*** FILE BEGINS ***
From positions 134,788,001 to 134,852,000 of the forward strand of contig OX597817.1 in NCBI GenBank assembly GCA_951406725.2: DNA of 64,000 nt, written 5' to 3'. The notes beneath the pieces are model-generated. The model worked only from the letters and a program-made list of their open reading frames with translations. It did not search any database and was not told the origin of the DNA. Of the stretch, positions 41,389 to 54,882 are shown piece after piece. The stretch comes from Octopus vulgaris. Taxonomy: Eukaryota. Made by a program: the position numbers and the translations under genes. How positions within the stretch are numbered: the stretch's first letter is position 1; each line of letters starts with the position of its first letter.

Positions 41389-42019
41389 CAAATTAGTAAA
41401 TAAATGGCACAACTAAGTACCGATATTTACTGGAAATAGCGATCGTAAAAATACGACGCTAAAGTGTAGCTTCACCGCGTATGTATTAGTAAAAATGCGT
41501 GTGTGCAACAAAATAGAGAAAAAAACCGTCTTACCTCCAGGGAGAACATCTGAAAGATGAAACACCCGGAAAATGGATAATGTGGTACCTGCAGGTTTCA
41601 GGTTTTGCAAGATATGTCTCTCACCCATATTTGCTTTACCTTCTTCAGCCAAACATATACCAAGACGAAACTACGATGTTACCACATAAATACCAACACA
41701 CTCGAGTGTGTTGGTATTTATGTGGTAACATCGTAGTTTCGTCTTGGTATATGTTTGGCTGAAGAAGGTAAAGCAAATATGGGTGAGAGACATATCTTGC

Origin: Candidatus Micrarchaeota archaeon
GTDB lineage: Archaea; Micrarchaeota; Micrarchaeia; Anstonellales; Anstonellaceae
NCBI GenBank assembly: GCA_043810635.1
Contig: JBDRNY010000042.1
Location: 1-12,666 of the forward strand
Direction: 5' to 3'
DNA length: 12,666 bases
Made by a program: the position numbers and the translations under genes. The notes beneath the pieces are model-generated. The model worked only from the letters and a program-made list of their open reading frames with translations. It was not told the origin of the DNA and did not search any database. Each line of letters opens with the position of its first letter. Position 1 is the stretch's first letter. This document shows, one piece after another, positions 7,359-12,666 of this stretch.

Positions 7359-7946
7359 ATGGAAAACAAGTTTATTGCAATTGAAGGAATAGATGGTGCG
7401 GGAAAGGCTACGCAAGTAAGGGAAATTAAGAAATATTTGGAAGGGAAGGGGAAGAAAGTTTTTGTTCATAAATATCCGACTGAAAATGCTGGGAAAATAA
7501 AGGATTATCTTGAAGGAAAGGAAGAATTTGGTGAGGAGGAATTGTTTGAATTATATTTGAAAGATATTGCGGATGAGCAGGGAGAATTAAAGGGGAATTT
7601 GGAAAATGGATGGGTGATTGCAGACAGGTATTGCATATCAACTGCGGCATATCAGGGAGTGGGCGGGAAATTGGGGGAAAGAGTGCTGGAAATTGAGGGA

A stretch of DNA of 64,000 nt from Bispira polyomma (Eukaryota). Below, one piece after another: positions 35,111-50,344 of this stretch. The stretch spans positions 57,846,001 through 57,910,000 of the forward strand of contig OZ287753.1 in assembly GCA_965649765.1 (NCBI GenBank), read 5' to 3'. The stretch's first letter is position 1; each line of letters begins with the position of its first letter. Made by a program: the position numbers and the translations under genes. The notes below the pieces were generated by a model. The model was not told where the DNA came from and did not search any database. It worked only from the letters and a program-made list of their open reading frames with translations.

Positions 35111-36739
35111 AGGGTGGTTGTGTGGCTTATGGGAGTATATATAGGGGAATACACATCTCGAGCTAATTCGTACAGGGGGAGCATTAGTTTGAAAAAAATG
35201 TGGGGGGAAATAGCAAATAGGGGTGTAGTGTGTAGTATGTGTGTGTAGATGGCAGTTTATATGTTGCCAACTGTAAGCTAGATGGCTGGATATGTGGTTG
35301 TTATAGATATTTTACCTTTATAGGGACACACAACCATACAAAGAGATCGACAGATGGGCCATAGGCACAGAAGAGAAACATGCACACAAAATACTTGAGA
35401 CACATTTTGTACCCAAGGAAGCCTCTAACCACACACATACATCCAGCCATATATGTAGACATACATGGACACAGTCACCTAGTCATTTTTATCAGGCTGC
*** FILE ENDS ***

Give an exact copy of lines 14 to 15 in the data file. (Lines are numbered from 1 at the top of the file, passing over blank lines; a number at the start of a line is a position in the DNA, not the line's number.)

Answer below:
DNA length: 12,666 bases
Made by a program: the position numbers and the translations under genes. The notes beneath the pieces are model-generated. The model worked only from the letters and a program-made list of their open reading frames with translations. It was not told the origin of the DNA and did not search any database. Each line of letters opens with the position of its first letter. Position 1 is the stretch's first letter. This document shows, one piece after another, positions 7,359-12,666 of this stretch.